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  #91  
Old 05-20-2017, 08:04 PM
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Quote:
Originally Posted by bcredliner View Post
Since it is clearly stated in the manual to replace the bolts Dealer and perhaps the tech would be liable if something bad happened because they didn't do so and since the owner pays the bill why would they reuse the bolts? Techs may believe they don't need to be replaced and may be right but what is the reason they reuse them on a customer's car? If you were the owner of the business would you fire them if you found out?
There are several reasons techs might reuse the bolts:

1. A customer is not going to like a line item on the invoice for 6 bolts totaling $100ish.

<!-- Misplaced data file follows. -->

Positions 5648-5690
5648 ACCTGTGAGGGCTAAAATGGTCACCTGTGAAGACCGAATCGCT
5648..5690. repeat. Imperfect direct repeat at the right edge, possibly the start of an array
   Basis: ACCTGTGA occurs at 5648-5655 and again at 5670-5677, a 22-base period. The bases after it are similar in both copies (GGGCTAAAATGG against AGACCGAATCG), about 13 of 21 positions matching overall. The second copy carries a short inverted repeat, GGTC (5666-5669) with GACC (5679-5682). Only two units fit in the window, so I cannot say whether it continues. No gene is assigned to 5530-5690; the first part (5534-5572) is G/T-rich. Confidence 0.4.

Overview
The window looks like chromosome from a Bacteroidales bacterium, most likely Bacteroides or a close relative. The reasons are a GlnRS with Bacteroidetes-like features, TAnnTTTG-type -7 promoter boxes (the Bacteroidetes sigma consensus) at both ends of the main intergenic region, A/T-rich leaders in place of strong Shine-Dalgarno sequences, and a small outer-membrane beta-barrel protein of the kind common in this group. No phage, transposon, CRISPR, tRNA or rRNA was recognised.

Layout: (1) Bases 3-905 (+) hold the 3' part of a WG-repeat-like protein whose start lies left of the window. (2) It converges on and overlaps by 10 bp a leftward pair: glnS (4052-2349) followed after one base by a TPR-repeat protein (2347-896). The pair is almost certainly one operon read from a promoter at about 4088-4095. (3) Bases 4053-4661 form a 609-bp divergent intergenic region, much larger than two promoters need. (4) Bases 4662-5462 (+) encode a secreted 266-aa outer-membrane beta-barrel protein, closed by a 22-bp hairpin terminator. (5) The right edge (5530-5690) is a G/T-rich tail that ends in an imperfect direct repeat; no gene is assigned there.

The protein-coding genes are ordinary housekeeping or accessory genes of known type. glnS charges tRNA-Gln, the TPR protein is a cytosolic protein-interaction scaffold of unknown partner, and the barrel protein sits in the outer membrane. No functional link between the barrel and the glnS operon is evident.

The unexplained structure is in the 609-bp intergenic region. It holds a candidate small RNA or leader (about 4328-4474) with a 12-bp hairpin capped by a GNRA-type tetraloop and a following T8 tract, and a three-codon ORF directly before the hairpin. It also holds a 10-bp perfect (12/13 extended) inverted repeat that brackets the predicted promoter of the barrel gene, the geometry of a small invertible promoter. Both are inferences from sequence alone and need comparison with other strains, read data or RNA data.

2. Years of experience working on these vehicles have resulted in no negative occurrences of reusing the bolts.
3. Limited availability of the bolts from local sources.
4. No reported failures of these bolts, accidents, etc from reuse of the bolts.

If I were the owner, no, I would not fire them.

I understand your posting now about replacing the bolts (I think). You meant it as a cautionary piece of extra information to consider when deciding to replace them. I think the only reason you've received push back was the tone of the phrasing. No big deal, just took awhile to work through the intent. That happens on forums sometimes.
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  #92  
Old 05-21-2017, 12:45 AM
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Quote:
Originally Posted by crystalworks View Post
There are several reasons techs might reuse the bolts:

1. A customer is not going to like a line item on the invoice for 6 bolts totaling $100ish.
2. Years of experience working on these vehicles have resulted in no negative occurrences of reusing the bolts.
3. Limited availability of the bolts from local sources.